Follow us:

Mariners blog

Daily coverage of the Mariners during the season and all year long.

March 7, 2012 at 3:46 PM

Mariners survive late rally, hang on to win 6-4

This player was created in August 2010 to take advantage of smart player technology. It is used in all embedded video on The Seattle Times as well as outside sites..


The Mariners built up a huge lead heading into the ninth, but Scott Patterson gave up three runs and then watched Doug Deeds hit a ball to left with a runner on third and two out. But the fly ball was snagged and the Mariners hung on to defeat the Angels by a 6-4 count.
This game was actually scoreless until the seventh inning when Luis Rodriguez hit a leadoff double. Trayvon Robinson then bunted him over and the ball was thrown away at first base to open the scoring.
Stefan Romero then hit an RBI single up the middle, Darren Ford added another one to right field and Johermyn Chavez hit a sacrifice fly for a 4-0 lead. The Angels got on the board in the bottom of the inning, but Vinnie Catricala provided the eventual margin of victory with a two-run homer to left field.
It was Catricala’s first home run in Cactus League play.
“He stays in his swing, he’s strong, he stays tall up there,” Mariners manager Eric Wedge said of Catricala, the Class AA third baseman. “And if you make a mistake, we’ve seen him turn some baseballs around. I think that’s something that’s going to be a big part of his game.”
The Mariners started Kyle Seager at third today and he didn’t respond as well at the plate, going 0-for-3 with two strikeouts. Seager did make a nice snag of a line drive to third base, helping Blake Beavan breeze through four scoreless innings.
Michael Saunders also helped Beavan out with a running catch in the right field corner. Saunders followed that up by going 2-for-3 at the plate with singles to both right and left field.
“You know what? He’s really swung the bat well this spring,” Wedge said. “I mean, literally night and day from what we’ve seen in the past. From what I’ve seen in the past. He’s up there. He’s a little more aggressive. He’s seeing the ball better, he’s striding to hit. Taking what they give him. And he’s seeing results.”

Chone Figgins beat out an infield single for his first hit this spring, going 1-for-3 on the day with a strikeout. Jesus Montero also looked good at the plate with an infield single and a long drive off the right field wall that looked like it might go for a home run at first. Montero might have been thinking as much since he never made it beyond first base after the carom was well-played off the wall.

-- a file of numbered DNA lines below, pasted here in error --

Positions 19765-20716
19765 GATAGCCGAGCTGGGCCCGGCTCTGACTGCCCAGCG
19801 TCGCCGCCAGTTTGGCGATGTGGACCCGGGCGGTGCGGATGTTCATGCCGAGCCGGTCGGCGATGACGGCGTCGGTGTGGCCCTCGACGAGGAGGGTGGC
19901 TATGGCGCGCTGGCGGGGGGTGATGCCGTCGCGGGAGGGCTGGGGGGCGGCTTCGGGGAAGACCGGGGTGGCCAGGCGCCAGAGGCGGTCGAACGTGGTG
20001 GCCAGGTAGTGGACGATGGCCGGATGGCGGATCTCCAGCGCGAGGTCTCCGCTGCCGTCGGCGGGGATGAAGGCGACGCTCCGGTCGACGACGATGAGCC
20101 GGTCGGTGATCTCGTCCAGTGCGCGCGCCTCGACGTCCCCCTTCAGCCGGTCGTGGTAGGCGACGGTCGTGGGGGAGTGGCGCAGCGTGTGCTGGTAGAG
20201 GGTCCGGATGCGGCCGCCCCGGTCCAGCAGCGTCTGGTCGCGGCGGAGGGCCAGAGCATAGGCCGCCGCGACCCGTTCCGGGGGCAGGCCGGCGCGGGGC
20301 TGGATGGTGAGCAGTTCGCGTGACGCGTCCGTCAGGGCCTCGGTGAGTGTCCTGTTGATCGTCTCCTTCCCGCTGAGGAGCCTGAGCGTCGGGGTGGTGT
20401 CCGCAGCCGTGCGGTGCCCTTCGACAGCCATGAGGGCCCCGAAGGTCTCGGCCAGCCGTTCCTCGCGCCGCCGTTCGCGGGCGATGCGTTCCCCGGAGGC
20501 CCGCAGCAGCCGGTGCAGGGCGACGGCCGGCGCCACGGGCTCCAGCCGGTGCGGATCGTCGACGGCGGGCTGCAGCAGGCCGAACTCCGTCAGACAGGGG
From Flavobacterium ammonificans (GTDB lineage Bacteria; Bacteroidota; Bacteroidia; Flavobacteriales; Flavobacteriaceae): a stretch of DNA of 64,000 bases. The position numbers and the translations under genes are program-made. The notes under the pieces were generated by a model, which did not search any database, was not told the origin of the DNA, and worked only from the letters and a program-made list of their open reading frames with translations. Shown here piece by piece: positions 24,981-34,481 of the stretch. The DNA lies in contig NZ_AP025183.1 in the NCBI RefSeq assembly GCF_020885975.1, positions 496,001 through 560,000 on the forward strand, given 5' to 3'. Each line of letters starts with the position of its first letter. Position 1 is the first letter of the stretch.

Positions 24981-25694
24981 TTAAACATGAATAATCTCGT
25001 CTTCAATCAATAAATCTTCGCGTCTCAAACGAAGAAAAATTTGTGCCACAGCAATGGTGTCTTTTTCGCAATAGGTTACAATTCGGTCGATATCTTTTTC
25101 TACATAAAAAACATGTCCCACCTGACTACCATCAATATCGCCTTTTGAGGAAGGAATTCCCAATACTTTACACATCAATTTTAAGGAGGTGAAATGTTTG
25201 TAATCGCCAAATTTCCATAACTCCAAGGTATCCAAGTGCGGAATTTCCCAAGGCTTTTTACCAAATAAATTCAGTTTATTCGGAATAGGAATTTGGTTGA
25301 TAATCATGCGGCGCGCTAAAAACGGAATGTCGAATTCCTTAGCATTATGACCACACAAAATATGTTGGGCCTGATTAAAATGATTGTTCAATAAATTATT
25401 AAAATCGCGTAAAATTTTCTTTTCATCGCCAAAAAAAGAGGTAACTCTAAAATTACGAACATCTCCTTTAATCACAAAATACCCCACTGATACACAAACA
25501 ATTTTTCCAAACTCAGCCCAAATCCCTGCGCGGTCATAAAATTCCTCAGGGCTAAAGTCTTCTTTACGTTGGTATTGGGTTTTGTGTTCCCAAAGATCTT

Wedge said the team is getting close to making some of its first cuts. The team will play a B-game tomorrow and then a split-squad affair on Saturday. After that, the M’s will be 10 days away from leaving for Japan and will begin cutting with some vigor. Not a whole lot of time to make decisions.
Wedge said Beavan pitched like he wasn’t afraid today and that was good. Beavan went into this game trying to use his fastball effectively, induce contact when he could and work off of that.
Beavan was pleased for the most part.
“I think that’s what everybody tries to work on in spring training,” he said of establishing his fastball. “You get ready for the season. Obviously, you want to get everybody out but what really matters in spring training is gtting the fastball where you want it, getting that location down and letting your other pitches play off of that.”
Beavan said his command needed a little work. Some of those plays made behind him today came on fastballs that were ripped by opposing hitters in counts that were favorable to Beavan.
“There were a couple of instances where I tried to go outside and left it over the middle where they did some damage,” he said.
Something he has to work on.
He won’t be the staff ace. Just a guy fighting for the fifth starter’s job. Today, he didn’t hurt his cause.

Comments | Topics: Chone Figgins, Jesus Montero


No personal attacks or insults, no hate speech, no profanity. Please keep the conversation civil and help us moderate this thread by reporting any abuse. See our Commenting FAQ.

The opinions expressed in reader comments are those of the author only, and do not reflect the opinions of The Seattle Times.

The Seattle Times

The door is closed, but it's not locked.

Take a minute to subscribe and continue to enjoy The Seattle Times for as little as 99 cents a week.

Subscription options ►

Already a subscriber?

We've got good news for you. Unlimited content access is included with most subscriptions.

Subscriber login ►
The Seattle Times

To keep reading, you need a subscription upgrade.

We hope you have enjoyed your complimentary access. For unlimited access, please upgrade your digital subscription.

Call customer service at 1.800.542.0820 for assistance with your upgrade or questions about your subscriber status.

The Seattle Times

To keep reading, you need a subscription.

We hope you have enjoyed your complimentary access. Subscribe now for unlimited access!

Subscription options ►

Already a subscriber?

We've got good news for you. Unlimited content access is included with most subscriptions.

Activate Subscriber Account ►